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Current versus Constant (or Real) Dollars

To accurately compare income over time, users should adjust summary measures (medians, means, etc.) for changes in cost of living (prices).

To adjust historical income estimates for inflation, the U.S. Census Bureau uses price series produced by the Bureau of Labor Statistics (BLS). 

Adjustment in the CPS ASEC

For its official historical income series based on the Current Population Survey Annual Social and Economic Supplement (CPS ASEC), the Census Bureau uses the Chained Consumer Price Index for All Urban Consumers (C-CPI-U) to adjust income estimates from 2000 onward. Between 1978 and 1999, the Census Bureau uses the Consumer Price Index for All Urban Consumers Retroactive Series (R-CPI-U-RS). For 1967 to 1977, the Census Bureau uses estimates provided by BLS from the CPI-U-X1 series. The CPI-U-X1 is an experimental series that preceded the R-CPI-U-RS and estimates the inflation rate in the CPI-U when applying the current rental equivalence method of measuring the cost of homeownership for years prior to 1983. The Census Bureau derived the R-CPI-U-RS for years before 1967 by applying the 1967 R-CPI-U-RS-to-CPI-U ratio to the 1947 to 1966 CPI-U.

Census uses estimates of annual inflation from these measures to produce a single price series, which is then applied to historical income estimates from the CPS ASEC. Users can access this price series from the file linked below.  

Adjustment in the ACS

To inflation adjust prior year and historical income estimates from the American Community Survey (ACS), the Census Bureau continues to use the R-CPI-U-RS for all years. Users can access the R-CPI-U-RS price series on BLS’s website located at:

R-CPI-U-RS Homepage : U.S. Bureau of Labor Statistics (bls.gov)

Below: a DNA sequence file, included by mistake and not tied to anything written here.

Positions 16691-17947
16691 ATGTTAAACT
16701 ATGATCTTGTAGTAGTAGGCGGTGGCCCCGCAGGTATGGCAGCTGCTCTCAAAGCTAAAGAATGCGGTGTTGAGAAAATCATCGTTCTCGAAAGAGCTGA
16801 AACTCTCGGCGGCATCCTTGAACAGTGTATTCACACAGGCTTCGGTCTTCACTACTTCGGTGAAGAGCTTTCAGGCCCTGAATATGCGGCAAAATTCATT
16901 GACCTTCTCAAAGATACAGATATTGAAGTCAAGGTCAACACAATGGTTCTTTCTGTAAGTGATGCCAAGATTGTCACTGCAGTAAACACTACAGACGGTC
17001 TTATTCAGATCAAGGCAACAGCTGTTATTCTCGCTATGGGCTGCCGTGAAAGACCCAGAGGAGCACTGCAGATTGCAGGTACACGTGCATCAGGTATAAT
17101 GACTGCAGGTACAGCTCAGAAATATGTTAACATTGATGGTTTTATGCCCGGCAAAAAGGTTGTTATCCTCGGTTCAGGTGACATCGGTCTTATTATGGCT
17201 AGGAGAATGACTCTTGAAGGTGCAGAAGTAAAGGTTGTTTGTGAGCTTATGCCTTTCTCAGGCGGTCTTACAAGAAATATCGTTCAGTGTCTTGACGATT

To inflation adjust an income estimate from 1995 dollars to 2022 dollars, multiply the 1995 estimate by the annual index value from 2022 (163.9) divided by the annual index value from 1995 (90.9).


Inflation-adjusted estimate = 1995 estimate * (2022 index value / 1995 index value)

                                              = 1995 estimate * (163.9 / 90.9)


Glossary of Terms

Current dollars is a term describing income in the year in which a person, household, or family receives it. For example, the income someone received in 1989 unadjusted for inflation is in current dollars.

Constant or real dollars are terms describing income after adjustment for inflation. The Dictionary of Business and Economics defines constant dollar values and real income as shown below.

Constant-dollar value (also called real-dollar value) is a value expressed in dollars adjusted for purchasing power. Constant-dollar values represent an effort to remove the effects of price changes from statistical series reported in dollar terms. The result is a series as it would presumably exist if prices were the same throughout as they were in the base year-in other words, as if the dollar had constant purchasing power.

Real income. The purchasing power of the income of an individual, group, or nation, computed by adjusting money income to price changes. A comparison between incomes earned during 1970 and 1980, for example, would be pointless unless 1970 and 1980 price levels were identical. Using a price index showing, for example, that average consumer prices increased by 50 percent between those years, it becomes clear that $1,000 in 1980 bought what $667 bought in 1970. Thus, even if total income actually doubled, real income would double only if prices remained constant.

Page Last Revised - September 12, 2023
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